However, this land was not empty when the Aztecs arrived. The lake region in the Valley of Mexico was densely populated. The Aztecs couldn’t find a place to settle except for a swampy island in Lake Texcoco that no one wanted. The Aztecs drained some of the water to make firm land, built canals, and made the island inhabitable and defensible. The Aztecs began interacting with neighboring Indigenous peoples in the Valley of Mexico and beyond. They conquered and annexed more than 20 neighboring city-states and created a network of vassal states from the Gulf of Mexico to the Pacific Ocean. In that land, however, there were states that maintained independence. This resulted in the Aztec Empire resembling a patchwork quilt instead of a continuously woven blanket. One important city-state that challenged the Mexica was Tlaxcala (Source 8). Aztec conquests and success in war created animosity and resentment among other city-states and groups of people. On the other hand, people from many different ethnic groups and lands met in Tenochtitlán.

 

Secondly, the Aztec style of rule drew wealth and people into its capital city. The Aztecs did not directly govern conquered areas. After they won battles, they required the defeated city-states to pay tribute to Tenochtitlán. The exact tribute owed was based on the goods produced or acquired in specific regions (Sources 5 and 6). This annual tribute provided exotic wares for the markets of Tenochtitlán and secured a variety of products for the capital’s merchants. Cortés’s awed description of the city’s central market, written shortly after the conquest, testifies to the fact that Aztec Tenochtitlán was a center of trade and commercial activity (Source 4). Many people drawn into the city never left. This source set does not include any sources about human sacrifice, because that aspect of the Aztecs is so well known. However, this was also a factor that drew people to the city, which was a very important religious and ceremonial center.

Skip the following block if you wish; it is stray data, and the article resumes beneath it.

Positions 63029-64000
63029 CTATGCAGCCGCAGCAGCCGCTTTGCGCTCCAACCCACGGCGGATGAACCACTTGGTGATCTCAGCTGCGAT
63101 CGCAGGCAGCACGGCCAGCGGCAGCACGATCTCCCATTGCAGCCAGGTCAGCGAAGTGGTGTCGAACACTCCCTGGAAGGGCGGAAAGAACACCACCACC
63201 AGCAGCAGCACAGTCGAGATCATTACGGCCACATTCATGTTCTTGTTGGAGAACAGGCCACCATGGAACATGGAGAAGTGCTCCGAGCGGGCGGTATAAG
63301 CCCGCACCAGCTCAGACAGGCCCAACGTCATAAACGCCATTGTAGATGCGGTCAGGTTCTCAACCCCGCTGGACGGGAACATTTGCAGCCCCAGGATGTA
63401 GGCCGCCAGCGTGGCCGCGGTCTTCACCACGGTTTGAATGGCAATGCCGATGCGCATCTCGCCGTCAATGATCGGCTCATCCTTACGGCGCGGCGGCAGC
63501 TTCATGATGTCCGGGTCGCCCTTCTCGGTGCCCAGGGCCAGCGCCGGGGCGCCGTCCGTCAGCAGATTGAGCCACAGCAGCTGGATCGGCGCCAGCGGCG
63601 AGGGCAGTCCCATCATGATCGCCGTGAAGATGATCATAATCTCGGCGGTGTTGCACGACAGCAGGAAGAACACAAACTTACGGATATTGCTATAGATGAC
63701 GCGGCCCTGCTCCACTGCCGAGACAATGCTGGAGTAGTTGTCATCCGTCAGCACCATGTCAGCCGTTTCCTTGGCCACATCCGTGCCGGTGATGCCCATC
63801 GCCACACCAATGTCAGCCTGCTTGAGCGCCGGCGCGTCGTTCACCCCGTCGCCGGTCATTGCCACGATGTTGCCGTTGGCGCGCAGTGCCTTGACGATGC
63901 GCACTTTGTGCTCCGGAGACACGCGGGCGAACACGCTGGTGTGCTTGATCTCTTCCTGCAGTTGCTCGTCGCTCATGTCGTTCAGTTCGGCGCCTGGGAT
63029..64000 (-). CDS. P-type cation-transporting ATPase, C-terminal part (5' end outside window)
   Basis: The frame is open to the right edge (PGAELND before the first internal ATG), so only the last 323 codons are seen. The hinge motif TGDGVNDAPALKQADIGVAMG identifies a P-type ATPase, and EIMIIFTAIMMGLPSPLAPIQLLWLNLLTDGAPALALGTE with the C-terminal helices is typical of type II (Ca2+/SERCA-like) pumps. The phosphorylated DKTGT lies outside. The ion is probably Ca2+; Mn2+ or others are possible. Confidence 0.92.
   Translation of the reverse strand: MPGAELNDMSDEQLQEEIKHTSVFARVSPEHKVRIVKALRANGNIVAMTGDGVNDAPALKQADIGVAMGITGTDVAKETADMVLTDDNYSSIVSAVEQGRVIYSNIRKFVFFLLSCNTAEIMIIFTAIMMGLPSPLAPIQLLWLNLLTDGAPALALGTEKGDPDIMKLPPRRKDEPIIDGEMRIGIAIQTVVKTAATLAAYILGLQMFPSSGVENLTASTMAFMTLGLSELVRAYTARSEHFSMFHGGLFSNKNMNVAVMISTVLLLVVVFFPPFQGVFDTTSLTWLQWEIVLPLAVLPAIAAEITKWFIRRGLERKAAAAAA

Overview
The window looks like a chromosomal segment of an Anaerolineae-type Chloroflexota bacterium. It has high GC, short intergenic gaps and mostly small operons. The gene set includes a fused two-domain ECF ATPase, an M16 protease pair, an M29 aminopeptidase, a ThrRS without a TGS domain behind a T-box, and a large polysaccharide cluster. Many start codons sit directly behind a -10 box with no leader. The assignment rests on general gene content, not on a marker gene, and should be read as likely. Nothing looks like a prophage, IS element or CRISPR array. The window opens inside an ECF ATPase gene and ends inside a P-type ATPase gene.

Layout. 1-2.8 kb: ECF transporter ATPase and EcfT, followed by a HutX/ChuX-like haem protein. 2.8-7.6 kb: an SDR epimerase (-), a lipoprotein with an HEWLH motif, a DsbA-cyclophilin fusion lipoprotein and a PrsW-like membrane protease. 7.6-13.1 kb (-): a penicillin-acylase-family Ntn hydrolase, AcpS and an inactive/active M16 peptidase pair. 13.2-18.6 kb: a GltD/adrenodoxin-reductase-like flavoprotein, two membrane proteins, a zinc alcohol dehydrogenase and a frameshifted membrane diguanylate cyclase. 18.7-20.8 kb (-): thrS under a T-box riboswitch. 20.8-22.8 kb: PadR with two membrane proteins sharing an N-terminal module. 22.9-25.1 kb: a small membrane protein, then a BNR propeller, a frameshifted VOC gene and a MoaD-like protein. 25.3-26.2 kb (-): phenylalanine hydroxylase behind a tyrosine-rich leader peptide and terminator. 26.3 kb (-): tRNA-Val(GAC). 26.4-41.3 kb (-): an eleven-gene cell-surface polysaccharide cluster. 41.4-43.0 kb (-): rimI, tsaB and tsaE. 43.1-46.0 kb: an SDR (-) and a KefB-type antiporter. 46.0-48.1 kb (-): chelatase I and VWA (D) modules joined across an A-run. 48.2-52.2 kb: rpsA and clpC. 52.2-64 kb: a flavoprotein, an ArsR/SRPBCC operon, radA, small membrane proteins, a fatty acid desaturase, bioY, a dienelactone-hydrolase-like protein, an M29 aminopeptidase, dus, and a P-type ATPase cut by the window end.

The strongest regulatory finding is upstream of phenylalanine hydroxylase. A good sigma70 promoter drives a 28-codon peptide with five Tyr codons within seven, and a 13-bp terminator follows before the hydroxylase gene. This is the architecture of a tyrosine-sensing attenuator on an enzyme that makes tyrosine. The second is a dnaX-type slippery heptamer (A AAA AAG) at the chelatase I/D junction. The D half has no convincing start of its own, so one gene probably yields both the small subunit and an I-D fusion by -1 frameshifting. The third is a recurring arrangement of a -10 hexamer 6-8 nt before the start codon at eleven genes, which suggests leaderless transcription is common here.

In addition, the Aztecs used the wealth acquired from collection of tribute to build a grand and spectacular capital city. Tenochtitlán was one of the largest cities in the world at the time. It was spatially organized into four quarters that radiated from a central temple complex centered on the Twin Temples (Sources 2 and 3). The Aztecs built a city that maximized use of its site on a muddy island in a shallow lake with a transportation system of roads and canals, aqueducts to bring in fresh water, and chinampas (floating garden plots) to feed its people. 

 

Finally, although the Aztecs are better known for their prowess in warfare, they also practiced diplomacy. When Hernán Cortés first arrived in Tenochtitlán, the Aztec ruler Moctezuma II went out to meet him on the causeway. As an Aztec account relates, Moctezuma presented gifts to the Spanish conquistador (Sources 7 and 8). Although the actual gifts were different, gift-giving and other practices of diplomacy were common to both Aztec and Afroeurasian cultures.

 

There are two issues that could potentially raise small issues in the classroom. First, many students in California have family roots in Mexico and so might have strong feelings about the Aztecs, Cortés, and the Spanish. They could have strong feelings about portrayals of these two cultures as good and evil. This can make it difficult for them to maintain objectivity, and to separate what they learn about the Aztecs before the conquest from what happened during the conquest. The second issue is human sacrifice, which tends to dominate popular culture’s image of the Aztecs. This inquiry set deliberately focuses on other aspects of Aztec culture, in an effort to make coverage of the topic more balanced. We recommend that teachers discuss the ritual practice of human sacrifice and explain the religious beliefs that supported it, but not let that one practice dominate coverage of this topic.